UK public more likely to invest its pension savings as period of low interest rates drags on

 
Suzie Neuwirth
German Elderly Population Growing
Pensioners are no longer getting the returns they want from their savings (Source: Getty)

The UK public has become more willing to take risks with its retirement savings in a period of historically low interest rates, new research has shown.

Investment firm Franklin Templeton's annual Retirement Income Strategies and Expectations survey found that 30 per cent of people expect to invest part of their pension pots after they retire, compared to 25 per cent last year.

Respondents have also become more accepting of stock market volatility, with the percentage of people thinking the market is too risky to invest in during their twilight years falling from 44 per cent to 41 per cent.

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Unsurprisingly, half of the people surveyed were concerned about the low interest rate environment and its impact on their nest eggs, with this rising to 71 per cent of people in the 65-74 age bracket.

The Bank of England has maintained a base rate at 0.5 per cent since March 2009, making investment products such as Isas more attractive to savers who can no longer make significant returns by keeping their money in the bank.

The UK public is becoming more brave in its investment approach. The survey showed just 39 per cent of people would be concerned about a five per cent decline in their retirement portfolio, down from 44 per cent last year.

However, would-be investors are still nervous about larger losses. 81 per cent of the 2,003 people surveyed said they would be concerned if their retirement investments declined by 20 per cent, almost flat from 82 per cent last year.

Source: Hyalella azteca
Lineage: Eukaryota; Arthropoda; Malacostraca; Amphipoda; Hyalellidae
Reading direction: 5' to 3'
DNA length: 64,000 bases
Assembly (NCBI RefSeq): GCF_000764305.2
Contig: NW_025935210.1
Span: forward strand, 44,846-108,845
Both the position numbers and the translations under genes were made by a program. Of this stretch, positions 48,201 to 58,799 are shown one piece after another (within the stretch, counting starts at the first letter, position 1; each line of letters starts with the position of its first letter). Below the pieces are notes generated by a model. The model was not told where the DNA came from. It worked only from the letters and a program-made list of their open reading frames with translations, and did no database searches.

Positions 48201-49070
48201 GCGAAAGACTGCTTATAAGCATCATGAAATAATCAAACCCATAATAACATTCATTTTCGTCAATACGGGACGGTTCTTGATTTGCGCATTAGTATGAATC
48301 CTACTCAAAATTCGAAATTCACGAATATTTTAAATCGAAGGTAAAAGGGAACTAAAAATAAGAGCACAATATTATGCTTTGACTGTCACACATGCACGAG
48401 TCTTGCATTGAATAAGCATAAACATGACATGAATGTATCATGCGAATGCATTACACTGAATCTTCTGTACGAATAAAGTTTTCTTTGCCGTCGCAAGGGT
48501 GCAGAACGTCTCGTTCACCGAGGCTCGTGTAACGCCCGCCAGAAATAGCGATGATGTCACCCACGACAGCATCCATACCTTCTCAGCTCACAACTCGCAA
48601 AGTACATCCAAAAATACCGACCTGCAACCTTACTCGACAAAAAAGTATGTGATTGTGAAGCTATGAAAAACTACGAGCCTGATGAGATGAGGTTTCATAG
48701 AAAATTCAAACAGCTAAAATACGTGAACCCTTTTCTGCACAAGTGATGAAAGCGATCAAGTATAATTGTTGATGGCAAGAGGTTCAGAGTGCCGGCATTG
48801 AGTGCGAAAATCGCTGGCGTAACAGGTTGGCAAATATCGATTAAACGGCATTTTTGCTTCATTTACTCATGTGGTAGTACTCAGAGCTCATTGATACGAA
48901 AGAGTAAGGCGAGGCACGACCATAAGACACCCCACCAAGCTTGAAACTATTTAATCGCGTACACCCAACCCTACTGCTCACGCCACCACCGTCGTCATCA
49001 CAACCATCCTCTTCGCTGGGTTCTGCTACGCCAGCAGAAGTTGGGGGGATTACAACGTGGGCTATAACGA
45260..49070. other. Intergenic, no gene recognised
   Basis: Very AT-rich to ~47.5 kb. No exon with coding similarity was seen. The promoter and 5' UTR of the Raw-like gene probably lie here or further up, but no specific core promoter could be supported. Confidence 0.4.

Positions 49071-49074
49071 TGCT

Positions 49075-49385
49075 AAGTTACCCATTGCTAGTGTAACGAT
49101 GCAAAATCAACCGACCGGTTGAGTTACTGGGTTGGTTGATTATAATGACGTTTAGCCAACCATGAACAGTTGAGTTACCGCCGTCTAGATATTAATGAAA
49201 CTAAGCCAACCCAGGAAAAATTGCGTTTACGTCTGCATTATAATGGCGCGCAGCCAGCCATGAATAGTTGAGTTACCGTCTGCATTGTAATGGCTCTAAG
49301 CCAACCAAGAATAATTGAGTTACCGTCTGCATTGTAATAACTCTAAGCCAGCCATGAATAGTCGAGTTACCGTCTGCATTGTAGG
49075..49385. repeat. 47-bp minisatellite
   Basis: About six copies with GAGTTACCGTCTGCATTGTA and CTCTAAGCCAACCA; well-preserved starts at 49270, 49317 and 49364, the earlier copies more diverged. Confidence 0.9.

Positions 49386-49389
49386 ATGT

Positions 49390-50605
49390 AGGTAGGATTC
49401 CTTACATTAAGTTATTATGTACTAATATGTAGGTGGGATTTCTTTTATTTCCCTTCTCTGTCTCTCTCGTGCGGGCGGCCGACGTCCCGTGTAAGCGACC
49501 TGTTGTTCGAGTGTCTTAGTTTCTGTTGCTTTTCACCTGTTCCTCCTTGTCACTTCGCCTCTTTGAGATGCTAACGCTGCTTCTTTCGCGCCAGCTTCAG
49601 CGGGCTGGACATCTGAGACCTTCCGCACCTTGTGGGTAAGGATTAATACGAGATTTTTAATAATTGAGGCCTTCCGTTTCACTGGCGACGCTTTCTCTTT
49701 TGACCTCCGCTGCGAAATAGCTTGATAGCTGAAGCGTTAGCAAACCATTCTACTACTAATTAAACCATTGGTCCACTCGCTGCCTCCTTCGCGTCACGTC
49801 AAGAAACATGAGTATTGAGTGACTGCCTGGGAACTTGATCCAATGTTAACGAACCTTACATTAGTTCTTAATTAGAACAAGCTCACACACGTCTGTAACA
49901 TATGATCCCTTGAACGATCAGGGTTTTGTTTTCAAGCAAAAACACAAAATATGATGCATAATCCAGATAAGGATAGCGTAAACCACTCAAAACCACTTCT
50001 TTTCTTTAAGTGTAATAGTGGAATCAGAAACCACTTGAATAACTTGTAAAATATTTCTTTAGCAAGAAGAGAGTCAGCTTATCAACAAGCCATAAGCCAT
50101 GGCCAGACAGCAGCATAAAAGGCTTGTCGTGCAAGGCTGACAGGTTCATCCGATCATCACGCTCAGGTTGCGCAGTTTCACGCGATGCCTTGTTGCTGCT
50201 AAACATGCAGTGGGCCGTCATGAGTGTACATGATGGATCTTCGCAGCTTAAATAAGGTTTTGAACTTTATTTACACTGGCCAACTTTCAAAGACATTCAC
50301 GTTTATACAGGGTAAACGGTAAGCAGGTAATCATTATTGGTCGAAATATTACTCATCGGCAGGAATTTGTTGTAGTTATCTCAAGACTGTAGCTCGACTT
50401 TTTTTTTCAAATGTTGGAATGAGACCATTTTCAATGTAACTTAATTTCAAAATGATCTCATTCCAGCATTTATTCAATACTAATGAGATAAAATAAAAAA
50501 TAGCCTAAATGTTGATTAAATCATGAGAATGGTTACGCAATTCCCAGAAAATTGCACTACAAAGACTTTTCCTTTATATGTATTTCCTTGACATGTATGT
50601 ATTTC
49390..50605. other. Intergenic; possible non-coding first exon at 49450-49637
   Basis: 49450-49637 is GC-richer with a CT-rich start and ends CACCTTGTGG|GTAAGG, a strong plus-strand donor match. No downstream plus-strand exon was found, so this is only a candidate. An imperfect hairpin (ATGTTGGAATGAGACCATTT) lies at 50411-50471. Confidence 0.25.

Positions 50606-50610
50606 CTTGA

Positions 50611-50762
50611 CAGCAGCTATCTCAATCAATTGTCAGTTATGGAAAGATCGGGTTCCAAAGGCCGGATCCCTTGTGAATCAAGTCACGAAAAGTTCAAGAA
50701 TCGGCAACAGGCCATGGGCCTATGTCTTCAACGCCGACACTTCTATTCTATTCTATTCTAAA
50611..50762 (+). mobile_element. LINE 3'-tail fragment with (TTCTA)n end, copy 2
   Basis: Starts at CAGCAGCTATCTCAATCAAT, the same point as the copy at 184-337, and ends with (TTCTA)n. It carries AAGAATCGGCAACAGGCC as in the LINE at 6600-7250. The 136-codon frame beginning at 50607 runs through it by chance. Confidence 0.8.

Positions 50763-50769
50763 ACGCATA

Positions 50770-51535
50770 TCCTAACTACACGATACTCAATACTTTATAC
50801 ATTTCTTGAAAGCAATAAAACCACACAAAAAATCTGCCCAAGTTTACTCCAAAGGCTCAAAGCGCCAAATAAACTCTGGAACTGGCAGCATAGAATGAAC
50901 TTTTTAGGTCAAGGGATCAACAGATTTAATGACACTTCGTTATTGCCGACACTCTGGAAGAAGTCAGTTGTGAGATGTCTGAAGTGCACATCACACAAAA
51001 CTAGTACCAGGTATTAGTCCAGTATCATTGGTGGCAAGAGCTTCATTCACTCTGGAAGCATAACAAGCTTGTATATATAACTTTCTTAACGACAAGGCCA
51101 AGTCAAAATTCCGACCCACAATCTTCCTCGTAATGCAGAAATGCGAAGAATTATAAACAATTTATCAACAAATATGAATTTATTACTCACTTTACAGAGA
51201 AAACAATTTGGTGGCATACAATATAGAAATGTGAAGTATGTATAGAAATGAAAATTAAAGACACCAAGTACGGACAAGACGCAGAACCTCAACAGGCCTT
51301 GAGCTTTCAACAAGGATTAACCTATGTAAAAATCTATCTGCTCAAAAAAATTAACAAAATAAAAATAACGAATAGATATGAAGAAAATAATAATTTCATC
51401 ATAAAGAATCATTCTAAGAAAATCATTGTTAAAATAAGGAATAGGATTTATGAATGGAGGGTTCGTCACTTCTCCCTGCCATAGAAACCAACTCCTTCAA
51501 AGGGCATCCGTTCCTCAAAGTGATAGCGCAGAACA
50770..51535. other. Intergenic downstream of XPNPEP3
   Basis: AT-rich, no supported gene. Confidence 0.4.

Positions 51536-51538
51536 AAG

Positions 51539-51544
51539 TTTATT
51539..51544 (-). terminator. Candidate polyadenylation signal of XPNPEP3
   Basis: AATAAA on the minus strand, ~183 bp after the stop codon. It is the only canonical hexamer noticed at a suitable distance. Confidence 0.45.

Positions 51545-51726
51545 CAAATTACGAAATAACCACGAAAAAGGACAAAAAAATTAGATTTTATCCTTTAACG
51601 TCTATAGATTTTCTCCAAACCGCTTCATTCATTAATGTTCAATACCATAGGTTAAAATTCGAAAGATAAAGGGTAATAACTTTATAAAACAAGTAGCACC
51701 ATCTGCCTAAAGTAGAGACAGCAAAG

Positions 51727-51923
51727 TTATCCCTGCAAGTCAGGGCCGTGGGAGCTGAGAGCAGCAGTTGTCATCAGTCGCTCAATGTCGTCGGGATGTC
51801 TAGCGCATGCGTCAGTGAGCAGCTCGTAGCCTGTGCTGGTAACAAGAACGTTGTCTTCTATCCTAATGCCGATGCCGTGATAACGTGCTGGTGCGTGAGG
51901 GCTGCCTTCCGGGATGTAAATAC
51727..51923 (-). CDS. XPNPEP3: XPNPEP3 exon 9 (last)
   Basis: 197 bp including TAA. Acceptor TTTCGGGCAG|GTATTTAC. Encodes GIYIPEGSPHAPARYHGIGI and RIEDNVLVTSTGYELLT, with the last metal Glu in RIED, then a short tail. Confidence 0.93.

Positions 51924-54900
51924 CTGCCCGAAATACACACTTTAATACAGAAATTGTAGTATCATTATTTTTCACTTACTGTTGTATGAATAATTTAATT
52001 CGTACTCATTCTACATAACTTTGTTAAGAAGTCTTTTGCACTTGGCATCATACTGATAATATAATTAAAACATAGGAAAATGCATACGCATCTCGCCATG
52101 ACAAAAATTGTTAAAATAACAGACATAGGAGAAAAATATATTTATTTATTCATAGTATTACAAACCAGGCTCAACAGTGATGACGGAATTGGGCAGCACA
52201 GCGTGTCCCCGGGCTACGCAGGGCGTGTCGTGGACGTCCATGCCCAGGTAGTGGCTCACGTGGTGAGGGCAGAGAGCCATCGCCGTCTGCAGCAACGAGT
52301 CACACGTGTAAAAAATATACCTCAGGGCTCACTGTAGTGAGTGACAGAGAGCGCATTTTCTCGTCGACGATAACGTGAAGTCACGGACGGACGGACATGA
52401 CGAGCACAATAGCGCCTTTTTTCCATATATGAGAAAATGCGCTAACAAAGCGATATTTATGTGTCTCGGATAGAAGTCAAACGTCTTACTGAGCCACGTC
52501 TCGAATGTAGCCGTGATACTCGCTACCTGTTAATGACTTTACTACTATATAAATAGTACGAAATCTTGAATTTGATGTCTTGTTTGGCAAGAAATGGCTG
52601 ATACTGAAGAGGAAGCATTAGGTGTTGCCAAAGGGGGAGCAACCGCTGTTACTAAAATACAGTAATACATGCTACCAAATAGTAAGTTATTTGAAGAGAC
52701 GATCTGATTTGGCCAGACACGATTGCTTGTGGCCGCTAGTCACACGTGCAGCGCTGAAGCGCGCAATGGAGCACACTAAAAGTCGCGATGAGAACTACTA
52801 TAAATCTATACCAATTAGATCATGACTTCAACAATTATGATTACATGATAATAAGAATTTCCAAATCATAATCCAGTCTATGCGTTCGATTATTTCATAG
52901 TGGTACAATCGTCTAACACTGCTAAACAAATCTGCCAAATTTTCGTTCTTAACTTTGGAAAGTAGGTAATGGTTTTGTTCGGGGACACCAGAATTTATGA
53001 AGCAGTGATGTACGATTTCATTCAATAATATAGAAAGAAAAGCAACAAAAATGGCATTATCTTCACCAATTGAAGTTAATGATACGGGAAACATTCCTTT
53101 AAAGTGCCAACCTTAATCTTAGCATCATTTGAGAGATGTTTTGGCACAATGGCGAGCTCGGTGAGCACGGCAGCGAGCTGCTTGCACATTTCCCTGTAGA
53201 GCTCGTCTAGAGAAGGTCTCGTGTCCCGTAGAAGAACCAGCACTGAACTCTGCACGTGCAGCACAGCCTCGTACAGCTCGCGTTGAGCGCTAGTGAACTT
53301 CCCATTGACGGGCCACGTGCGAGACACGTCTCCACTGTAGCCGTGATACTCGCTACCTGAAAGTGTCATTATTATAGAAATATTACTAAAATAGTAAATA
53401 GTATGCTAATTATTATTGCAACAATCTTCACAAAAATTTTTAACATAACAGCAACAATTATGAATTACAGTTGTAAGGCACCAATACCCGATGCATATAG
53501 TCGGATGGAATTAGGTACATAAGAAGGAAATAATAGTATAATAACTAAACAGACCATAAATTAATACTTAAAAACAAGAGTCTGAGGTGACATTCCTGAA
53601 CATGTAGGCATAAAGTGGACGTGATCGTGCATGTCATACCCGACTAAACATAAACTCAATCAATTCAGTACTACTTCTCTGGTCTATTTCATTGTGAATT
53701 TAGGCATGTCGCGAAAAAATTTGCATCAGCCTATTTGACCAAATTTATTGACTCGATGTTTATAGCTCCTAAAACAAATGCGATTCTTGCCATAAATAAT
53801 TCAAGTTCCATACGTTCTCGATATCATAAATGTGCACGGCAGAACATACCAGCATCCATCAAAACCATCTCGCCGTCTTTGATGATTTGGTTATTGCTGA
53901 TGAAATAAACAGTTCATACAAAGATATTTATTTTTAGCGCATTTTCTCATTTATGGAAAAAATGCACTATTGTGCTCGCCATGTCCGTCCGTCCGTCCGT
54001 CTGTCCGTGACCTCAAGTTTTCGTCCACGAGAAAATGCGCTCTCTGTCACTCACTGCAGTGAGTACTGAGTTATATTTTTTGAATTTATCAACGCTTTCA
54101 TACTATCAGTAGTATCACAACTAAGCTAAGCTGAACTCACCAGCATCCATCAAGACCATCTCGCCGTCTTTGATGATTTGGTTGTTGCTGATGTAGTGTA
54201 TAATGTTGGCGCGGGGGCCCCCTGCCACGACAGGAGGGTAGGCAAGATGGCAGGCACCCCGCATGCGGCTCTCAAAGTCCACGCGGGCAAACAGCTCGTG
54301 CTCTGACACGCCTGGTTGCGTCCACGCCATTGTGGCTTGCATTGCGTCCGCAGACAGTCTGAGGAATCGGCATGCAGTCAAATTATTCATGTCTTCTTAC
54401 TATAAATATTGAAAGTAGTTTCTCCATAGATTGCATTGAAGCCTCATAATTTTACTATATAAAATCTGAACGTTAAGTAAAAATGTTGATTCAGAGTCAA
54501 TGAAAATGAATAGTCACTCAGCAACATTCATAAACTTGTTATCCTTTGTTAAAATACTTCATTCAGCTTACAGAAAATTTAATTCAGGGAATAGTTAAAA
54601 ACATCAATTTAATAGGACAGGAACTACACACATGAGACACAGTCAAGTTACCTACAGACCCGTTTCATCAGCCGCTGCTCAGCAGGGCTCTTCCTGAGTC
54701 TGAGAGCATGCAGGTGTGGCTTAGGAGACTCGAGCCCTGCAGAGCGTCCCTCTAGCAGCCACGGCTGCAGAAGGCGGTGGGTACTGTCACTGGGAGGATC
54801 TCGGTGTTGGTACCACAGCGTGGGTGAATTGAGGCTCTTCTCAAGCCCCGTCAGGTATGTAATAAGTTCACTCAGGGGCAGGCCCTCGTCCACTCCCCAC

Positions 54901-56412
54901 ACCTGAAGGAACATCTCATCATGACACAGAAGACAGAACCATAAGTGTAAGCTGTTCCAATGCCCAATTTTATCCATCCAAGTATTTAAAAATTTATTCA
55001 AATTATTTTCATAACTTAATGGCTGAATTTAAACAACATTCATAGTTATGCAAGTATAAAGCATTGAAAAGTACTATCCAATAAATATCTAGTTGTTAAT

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Colin Morton, Portfolio Manager, Franklin UK Rising Dividends Fund, commented: “Our second RISE survey has produced some interesting findings around people’s attitudes towards the role of investment in retirement saving.

“Encouragingly, there looks to be a greater understanding related to the part that market investments can play, particularly in providing an income stream in retirement.

“The UK public also seem more accustomed to potential short term volatility in their portfolios. This could point to a growing appreciation of the benefits provided by a long term investment outlook.

“The lower levels of concern around short-term fluctuations in portfolio values may also reflect a growing sense of realism amongst investors and the fact that they are starting to swallow the pill of lower returns in this low interest environment.

“In this environment, investors saving for their retirement should look at ways of gaining exposure to companies which are able to provide consistent above-average dividend growth as a way of generating an attractive and sustainable source of income.”

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